Updated: 1:55 a.m. ET Friday:
Helicopters on Friday renewed their search for missing trekkers after there were improvements in the weather. Officials in Nepal say at least 29 people are dead — dozens more are missing or are stranded. The government also announced that officials would evaluate rescue efforts after the government was criticized for not doing more to help.
The death toll from unseasonal snowstorms and avalanches in Nepal that trapped dozens of trekkers on the slopes of the Himalayas has risen to 27, with 70 more still missing, Nepalese authorities say.
At least a dozen people are dead on the Annapurna Circuit, and 10 others have been killed in surrounding areas. Many of the dead are foreign trekkers from Canada, Poland, France, Israel, Slovakia and India. At least eight Nepalese are also among the casualties, the BBC says.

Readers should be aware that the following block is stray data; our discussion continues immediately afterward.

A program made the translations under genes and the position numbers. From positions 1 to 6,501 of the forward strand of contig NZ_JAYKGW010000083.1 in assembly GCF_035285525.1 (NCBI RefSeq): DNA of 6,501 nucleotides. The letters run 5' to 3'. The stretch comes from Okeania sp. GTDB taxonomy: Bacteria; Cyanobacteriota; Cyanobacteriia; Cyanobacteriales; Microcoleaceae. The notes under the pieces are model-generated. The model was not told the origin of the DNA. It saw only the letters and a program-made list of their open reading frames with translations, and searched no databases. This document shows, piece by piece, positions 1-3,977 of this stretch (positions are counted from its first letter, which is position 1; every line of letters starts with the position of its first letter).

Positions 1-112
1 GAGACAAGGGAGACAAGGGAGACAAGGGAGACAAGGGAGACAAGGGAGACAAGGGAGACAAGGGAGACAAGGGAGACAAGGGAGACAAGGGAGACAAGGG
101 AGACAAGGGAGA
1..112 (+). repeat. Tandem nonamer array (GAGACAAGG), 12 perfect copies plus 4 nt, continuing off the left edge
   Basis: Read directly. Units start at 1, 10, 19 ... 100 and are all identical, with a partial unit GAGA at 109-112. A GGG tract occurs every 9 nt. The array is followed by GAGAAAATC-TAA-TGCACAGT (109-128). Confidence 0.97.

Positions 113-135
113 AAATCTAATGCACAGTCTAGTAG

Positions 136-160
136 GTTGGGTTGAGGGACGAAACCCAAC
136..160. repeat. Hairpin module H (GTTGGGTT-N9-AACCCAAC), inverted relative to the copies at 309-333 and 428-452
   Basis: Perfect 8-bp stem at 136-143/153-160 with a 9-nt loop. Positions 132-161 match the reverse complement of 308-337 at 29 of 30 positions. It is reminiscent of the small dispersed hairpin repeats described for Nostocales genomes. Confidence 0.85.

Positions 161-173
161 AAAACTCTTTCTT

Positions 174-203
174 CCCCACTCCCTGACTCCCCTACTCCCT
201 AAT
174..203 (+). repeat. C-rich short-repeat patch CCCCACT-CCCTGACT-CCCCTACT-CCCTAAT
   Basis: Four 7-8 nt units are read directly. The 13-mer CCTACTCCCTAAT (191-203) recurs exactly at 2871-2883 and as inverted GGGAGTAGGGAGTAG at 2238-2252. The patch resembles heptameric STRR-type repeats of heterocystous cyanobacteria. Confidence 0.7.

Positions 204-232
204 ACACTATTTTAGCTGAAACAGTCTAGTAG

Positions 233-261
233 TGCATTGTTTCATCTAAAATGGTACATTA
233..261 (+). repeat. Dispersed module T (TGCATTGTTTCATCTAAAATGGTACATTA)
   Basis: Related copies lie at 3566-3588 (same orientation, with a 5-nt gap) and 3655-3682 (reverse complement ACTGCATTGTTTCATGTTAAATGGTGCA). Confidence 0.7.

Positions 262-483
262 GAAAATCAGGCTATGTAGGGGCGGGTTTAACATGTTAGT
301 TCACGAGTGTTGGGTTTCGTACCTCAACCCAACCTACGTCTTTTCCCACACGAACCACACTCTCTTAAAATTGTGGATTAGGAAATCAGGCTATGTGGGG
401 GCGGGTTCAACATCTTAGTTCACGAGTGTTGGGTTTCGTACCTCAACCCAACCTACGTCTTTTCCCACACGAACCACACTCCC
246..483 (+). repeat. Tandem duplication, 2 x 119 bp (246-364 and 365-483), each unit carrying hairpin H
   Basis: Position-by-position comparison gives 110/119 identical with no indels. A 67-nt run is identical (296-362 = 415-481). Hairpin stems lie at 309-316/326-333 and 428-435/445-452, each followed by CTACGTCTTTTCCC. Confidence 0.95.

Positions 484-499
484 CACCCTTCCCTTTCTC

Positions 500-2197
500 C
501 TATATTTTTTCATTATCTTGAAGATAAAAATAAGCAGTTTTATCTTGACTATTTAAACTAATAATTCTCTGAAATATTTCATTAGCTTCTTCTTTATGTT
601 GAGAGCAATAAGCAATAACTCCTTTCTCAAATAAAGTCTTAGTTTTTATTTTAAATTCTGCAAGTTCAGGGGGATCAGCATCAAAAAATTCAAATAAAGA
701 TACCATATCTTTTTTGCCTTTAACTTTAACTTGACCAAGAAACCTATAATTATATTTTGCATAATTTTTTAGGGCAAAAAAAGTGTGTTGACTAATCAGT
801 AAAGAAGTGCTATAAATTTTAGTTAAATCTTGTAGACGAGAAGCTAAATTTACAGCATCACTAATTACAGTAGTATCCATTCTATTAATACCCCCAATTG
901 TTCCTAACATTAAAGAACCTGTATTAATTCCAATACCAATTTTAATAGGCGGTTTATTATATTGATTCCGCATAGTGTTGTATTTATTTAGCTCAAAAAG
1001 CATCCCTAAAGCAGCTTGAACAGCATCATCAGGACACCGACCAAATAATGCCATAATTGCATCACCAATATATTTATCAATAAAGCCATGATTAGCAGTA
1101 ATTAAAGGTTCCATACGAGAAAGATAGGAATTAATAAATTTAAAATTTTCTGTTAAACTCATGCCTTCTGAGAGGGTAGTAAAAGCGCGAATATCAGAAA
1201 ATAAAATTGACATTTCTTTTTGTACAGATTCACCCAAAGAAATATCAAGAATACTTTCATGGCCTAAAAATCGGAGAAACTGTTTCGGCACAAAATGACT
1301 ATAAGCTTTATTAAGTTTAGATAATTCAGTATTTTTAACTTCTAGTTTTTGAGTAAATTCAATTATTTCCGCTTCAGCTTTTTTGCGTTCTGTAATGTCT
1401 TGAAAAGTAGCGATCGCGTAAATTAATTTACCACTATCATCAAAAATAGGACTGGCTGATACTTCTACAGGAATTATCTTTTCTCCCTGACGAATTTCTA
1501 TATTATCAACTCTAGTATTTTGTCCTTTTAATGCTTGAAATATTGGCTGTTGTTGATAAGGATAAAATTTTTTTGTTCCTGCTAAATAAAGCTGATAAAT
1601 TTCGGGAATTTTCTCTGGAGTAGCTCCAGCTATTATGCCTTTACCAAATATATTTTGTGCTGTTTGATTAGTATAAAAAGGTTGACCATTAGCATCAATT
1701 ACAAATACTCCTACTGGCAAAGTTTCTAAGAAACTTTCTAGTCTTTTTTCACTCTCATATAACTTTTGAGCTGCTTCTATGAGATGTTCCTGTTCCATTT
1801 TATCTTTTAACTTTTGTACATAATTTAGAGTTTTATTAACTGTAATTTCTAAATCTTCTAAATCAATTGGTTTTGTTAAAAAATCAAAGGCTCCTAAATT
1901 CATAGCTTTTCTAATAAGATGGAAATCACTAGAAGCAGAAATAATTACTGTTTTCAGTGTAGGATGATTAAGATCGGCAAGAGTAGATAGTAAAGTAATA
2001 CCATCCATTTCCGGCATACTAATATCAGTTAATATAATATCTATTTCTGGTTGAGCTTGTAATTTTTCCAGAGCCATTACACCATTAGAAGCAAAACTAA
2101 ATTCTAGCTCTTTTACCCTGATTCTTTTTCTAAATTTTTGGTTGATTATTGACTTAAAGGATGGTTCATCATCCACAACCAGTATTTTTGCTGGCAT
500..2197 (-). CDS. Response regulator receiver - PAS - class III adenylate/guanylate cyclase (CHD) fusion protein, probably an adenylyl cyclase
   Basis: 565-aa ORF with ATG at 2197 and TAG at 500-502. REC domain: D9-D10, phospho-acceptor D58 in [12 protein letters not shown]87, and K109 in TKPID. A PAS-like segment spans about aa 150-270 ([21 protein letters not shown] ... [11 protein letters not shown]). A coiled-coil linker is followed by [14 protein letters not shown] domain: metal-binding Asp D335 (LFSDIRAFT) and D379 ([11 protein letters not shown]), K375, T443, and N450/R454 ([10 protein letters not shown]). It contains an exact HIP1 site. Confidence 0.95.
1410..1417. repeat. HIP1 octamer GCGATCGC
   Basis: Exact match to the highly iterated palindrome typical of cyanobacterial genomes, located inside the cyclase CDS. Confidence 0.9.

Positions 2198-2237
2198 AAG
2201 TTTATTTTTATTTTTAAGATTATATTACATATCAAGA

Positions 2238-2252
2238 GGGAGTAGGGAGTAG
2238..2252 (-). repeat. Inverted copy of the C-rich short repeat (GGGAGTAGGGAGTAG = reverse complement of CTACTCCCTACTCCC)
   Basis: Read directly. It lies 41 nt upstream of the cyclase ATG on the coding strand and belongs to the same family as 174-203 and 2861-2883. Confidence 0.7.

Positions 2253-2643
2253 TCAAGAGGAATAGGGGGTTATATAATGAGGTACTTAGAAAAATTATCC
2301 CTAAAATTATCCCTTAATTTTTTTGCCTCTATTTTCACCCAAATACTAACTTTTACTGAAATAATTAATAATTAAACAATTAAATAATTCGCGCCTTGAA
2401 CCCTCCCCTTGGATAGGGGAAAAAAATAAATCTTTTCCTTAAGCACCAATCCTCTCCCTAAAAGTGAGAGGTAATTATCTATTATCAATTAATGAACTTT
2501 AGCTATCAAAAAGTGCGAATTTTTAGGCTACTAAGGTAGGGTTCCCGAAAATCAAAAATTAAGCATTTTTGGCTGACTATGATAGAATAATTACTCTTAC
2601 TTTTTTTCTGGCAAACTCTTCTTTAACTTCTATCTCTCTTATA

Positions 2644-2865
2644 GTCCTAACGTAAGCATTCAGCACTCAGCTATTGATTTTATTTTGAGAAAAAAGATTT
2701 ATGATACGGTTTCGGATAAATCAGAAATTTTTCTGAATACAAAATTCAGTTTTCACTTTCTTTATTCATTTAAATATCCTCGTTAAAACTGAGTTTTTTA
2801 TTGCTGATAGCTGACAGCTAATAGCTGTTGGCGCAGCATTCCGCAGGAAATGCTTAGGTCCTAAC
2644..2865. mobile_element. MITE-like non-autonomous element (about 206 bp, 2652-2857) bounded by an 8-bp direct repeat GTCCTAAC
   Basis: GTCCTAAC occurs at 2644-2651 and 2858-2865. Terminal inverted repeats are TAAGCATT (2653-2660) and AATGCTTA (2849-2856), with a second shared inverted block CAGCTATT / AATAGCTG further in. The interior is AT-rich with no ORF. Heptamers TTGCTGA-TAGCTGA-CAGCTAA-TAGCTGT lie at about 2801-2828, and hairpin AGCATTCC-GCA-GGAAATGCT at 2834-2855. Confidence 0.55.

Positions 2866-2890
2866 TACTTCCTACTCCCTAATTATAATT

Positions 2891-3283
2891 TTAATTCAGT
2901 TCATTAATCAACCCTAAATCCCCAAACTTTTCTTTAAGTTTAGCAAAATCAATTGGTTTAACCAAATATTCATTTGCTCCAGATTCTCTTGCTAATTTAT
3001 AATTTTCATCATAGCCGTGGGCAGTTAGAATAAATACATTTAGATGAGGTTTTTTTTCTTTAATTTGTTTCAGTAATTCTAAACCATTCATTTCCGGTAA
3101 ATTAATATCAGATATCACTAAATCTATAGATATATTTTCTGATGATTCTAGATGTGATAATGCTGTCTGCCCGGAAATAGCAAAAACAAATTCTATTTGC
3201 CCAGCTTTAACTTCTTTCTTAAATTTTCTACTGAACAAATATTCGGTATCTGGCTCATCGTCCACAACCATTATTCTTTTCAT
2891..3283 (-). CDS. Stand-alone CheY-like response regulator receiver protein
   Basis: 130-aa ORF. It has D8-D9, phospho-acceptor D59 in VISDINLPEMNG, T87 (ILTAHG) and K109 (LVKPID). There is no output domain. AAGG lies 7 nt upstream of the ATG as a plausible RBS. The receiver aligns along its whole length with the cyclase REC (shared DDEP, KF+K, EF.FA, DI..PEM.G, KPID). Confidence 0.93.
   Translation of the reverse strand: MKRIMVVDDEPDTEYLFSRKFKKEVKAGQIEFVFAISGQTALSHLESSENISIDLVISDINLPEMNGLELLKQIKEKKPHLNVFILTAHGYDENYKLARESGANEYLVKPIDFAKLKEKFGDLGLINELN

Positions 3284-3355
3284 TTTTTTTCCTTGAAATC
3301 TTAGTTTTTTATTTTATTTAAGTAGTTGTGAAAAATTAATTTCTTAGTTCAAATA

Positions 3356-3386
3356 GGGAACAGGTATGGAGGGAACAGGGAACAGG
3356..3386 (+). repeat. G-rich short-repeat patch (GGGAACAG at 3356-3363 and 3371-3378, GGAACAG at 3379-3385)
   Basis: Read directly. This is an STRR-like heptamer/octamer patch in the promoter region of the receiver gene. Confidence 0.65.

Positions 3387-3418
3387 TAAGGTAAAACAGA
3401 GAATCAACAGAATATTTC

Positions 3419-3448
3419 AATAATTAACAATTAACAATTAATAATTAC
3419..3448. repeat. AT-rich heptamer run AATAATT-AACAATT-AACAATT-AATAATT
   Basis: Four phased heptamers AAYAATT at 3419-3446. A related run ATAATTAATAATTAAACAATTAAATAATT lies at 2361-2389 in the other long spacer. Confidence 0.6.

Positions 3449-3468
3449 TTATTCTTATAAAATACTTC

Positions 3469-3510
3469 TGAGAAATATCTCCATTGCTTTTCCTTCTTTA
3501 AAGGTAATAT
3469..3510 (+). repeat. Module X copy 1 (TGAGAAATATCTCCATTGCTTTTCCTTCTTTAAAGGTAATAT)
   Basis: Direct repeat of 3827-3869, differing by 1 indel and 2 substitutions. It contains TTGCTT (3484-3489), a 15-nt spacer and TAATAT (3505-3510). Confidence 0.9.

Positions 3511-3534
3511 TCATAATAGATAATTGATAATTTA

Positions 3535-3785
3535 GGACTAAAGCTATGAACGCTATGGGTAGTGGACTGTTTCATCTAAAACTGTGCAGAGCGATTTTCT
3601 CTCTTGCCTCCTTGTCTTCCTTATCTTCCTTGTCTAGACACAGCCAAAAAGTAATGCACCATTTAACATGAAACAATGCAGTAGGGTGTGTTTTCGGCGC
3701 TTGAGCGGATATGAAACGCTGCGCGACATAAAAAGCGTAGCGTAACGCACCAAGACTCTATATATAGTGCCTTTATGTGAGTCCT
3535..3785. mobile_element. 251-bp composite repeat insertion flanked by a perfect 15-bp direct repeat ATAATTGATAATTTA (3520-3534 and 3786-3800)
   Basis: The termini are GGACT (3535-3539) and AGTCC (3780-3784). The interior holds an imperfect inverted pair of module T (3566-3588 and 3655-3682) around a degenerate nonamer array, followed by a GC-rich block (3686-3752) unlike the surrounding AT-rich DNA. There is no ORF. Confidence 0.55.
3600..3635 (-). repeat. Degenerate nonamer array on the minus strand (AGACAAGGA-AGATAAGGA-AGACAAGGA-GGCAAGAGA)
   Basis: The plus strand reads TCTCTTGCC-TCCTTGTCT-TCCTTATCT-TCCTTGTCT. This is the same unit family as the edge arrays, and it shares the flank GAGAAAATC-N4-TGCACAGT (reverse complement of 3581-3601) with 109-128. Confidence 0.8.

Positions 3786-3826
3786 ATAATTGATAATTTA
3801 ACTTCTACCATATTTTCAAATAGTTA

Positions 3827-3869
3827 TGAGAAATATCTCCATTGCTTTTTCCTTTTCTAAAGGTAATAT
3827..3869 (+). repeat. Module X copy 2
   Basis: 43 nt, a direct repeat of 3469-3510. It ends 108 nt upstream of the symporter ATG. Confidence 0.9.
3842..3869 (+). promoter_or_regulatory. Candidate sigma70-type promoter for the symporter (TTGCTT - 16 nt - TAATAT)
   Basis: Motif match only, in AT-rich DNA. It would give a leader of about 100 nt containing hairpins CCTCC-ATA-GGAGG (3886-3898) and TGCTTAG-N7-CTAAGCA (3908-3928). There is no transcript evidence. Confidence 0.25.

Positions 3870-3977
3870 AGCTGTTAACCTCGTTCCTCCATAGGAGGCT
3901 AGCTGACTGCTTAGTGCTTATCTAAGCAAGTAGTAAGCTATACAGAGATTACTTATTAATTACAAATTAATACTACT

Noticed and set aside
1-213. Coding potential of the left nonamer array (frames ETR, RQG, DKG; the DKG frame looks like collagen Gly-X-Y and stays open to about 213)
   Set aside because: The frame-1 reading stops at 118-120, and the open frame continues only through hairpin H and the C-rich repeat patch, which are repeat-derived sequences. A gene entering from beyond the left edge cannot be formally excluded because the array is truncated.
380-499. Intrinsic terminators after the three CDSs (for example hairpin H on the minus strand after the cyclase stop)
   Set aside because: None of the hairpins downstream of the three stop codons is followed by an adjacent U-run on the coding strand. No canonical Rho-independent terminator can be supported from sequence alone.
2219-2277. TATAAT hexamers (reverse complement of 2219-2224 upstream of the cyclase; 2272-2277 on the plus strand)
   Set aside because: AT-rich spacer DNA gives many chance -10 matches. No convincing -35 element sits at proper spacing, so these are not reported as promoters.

The Associated Press quotes Ganga Sagar Pant of the Trekking Agencies Association of Nepal as saying that some 70 people are still missing along or near the popular Annapurna trail, where the death toll was expected to rise.
"High winds and blizzards hit much of central Nepal this week as the tail end of a cyclone travelling west across northern India reached the Himalayan mountain chain. The head of the Trekking Agencies Association Nepal said there had never been a disaster like it."The trekking group is reported to be trapped close to the 5,400m (17,700ft) Thorong La, a pass on the famous three-week Annapurna circuit route. Clear weather has raised hopes that they will be reached before further deaths, though there are concerns that members may be suffering exposure, frostbite and severe dehydration."
The AP says:
"Government administrator Yama Bahadur Chokhyal said rescuers recovered 10 more bodies from the Thorong La pass area, where they had been caught in a sudden blizzard Tuesday."The bodies were not yet identified."Chokhyal said 64 more foreign trekkers were rescued from the area on Thursday. Two trekkers from Hong Kong and 12 Israelis were airlifted Wednesday to Katmandu, where they were being treated at a hospital."Copyright 2016 NPR. To see more, visit http://www.npr.org/.